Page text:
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About bojan

  • Birthday 01/14/1979

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  • Gender
  • Location
    Belgrade, Serbia
  • Interests
    Obscure tanks and guns.
    Obscure facts about well known tanks and guns.
    Obscure historical facts.

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Hierophant Lord

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  1. Strf 90C, might be recoverable
  2. You are saying like that was a good thing.
  3. Again you open mouth about things you have no clue. It is ballet about WW2, done since 1942, based on siege of Leningrad (originated there, first time performed in 1943).
  4. That is for weak, real man use rasol (sauerkraut juice), watered down for women and children, straight from a barrel of sauerkraut for real men...
  5. IIRC artillery, mines, ATGMs, tank/ATG fire, portable AT weapons, in order of most common to least common. If there is a penetration of armor it mostly does not really matter which particular model of ATGM it was. In tests, Sagger and other non-precision HEAT jets collapse easier than more modern ones, leading to a higher spread of jet particles post penetration, so Sagger, provided it can penetrate will potentially lead to more damage inside than modern ATGM like Javelin. But differences are not that large and it is questionable if that matters in grand scheme of things. Yes, and so what? Artillery was no.1 cause of tank loses in Yugoslav wars (except Kosovo, but my data is for Croatia in 1991) also. I get the reason Poland is buying it, it's cost, if rumors are true is only ~50-60% of new Leopard 2 or M1, and it is available right now. What I don't get is internet hype about it as "great tank". It is OKish, but compromises a lot of aspects heavily, and is not even that light (unlike Type 10). Also, unlike Leo and M1 it does not have decades of service that have ironed out (inevitable for any new AFV) bugs.
  6. Do you really believe in the crap written there? If not, why post it?
  7. About 40% of KOd tanks in that war were TWO, and another 20% not economical to repair. But 40% repairable of ~3000 KOd tanks is still plenty of tanks.
  8. NATO could not permanently KO airfields in Yugoslavia in 1999., so I think that "knocking out airfields" in Ukraine would be a fool's errand - there are too many of them, they are super hard to really KO and too easy to repair.
  9. Also, I really don't get K2 hype. It has pathetic side armor (50mm plain steel on turret, ~40mm on hull), making it extremely vulnerable to just about anything hitting it from the side, including 25-30mm automatic cannons. It's front armor protection is full of weakened zones, front armor protection is smaller (at least in size, and that is somewhat indicative) than protection of Leo 2 and M1, ammo is not fully separated from crew etc, etc. Type 10 is same, but it is at least it is ~10t lighter than K2, so it has at least some excuse for that.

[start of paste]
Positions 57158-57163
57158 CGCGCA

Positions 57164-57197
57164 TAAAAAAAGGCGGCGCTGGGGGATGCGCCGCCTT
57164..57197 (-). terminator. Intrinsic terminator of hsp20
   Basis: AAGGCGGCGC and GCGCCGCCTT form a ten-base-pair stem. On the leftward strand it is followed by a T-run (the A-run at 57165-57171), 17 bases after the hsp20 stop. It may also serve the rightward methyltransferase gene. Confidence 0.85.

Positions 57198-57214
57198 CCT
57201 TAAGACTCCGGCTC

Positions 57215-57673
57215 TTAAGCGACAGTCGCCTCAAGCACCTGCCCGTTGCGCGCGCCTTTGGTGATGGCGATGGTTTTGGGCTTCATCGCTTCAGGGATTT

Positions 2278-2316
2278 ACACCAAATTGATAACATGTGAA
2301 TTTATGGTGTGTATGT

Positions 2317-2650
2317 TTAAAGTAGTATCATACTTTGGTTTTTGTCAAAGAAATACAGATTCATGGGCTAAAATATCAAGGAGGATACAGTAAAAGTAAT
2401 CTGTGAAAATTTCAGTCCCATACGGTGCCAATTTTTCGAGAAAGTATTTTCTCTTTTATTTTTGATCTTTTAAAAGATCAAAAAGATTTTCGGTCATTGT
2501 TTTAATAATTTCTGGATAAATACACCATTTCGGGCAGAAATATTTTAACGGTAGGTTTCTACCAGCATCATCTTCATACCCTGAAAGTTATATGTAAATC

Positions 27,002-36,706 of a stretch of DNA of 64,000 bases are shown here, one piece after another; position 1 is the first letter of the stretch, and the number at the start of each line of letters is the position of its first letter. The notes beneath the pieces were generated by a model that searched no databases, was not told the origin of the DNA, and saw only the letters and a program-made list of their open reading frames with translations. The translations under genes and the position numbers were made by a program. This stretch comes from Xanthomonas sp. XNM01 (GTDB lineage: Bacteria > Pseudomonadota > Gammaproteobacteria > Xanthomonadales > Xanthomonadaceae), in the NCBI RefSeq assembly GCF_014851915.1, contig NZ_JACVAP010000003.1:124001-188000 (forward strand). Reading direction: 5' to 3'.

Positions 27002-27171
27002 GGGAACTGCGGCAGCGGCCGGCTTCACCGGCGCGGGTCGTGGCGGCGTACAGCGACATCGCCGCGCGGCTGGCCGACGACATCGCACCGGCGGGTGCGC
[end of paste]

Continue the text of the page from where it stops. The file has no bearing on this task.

10. Must be earlier since base R-27R was exported to Yugoslavia 1989. Russian sources say R-27R and R-27T were produced in series since 1984 and that in 1987 R-27ER and R-27ET models with extended range were accepted for service.
  11. I have posted it before, loses of crewmen per tank KOd in Yugoslav wars, for T-72/M-84 was 1 KIA per tank KOd, which is comparable to Russian reports from Chechen wars (IIRC slightly higher, 1.1), and to Israeli ones from 1973, again IIRC, 1.2 KIA per tank KOd. We can reasonably assume that those numbers would be ~ballpark estimate for T-64/72/80/90 in Ukraine. What we need is reliable stats for Leo 2.
  12. One of major complaints heard from Russians and Ukrainians in Serbia is "nothing works on holydays and most stores don't work on Sunday". Well, yes, it is a holyday and Sunday for everyone, including store owners and workers. Alas, as in Finland, it is getting ruined by commercialization.
  13. Some don't, most do. Guy I was in the army with could drink out whole plt. Yes, after '60s, in order to try to please radical ones* which called for "Bosnian nation", but problem was that they wanted to exclude Serbs and Croats. So "Muslim" nation was created as a compromise. *Historically, they considered themseves either as Turks (minority, mostly richer town folks), Croats or Serbs*. Prominent examples of last ones were Muhamed Mehmedbasic and Mustafa Golubic. Offshoot of that is that there is current issue in Sanjak with strong divide among Muslim population between those that consider themselves Serbs and those that consider themselves "Bosniaks" (despite the fact they don't really have connection with Bosnia...).
  14. Yeah, that is commonly propagated myth that has very little connection with truth. Most Bogumils died off (good parts of Bosnia were devastated more than once in that period) and DNA research show that current Bosnia Muslim population is far more closely related to Serbs or Croats (depending on location) than to medieval population of Bosnia, as most are descendants of peasants that Turks moved to a devastated lands that later converted to Islam. Re Muslims in Serbia - according to same research Muslim population of Sanjak in Serbia is way closer to "medieval Serbs" than anyone else living in Serbia.
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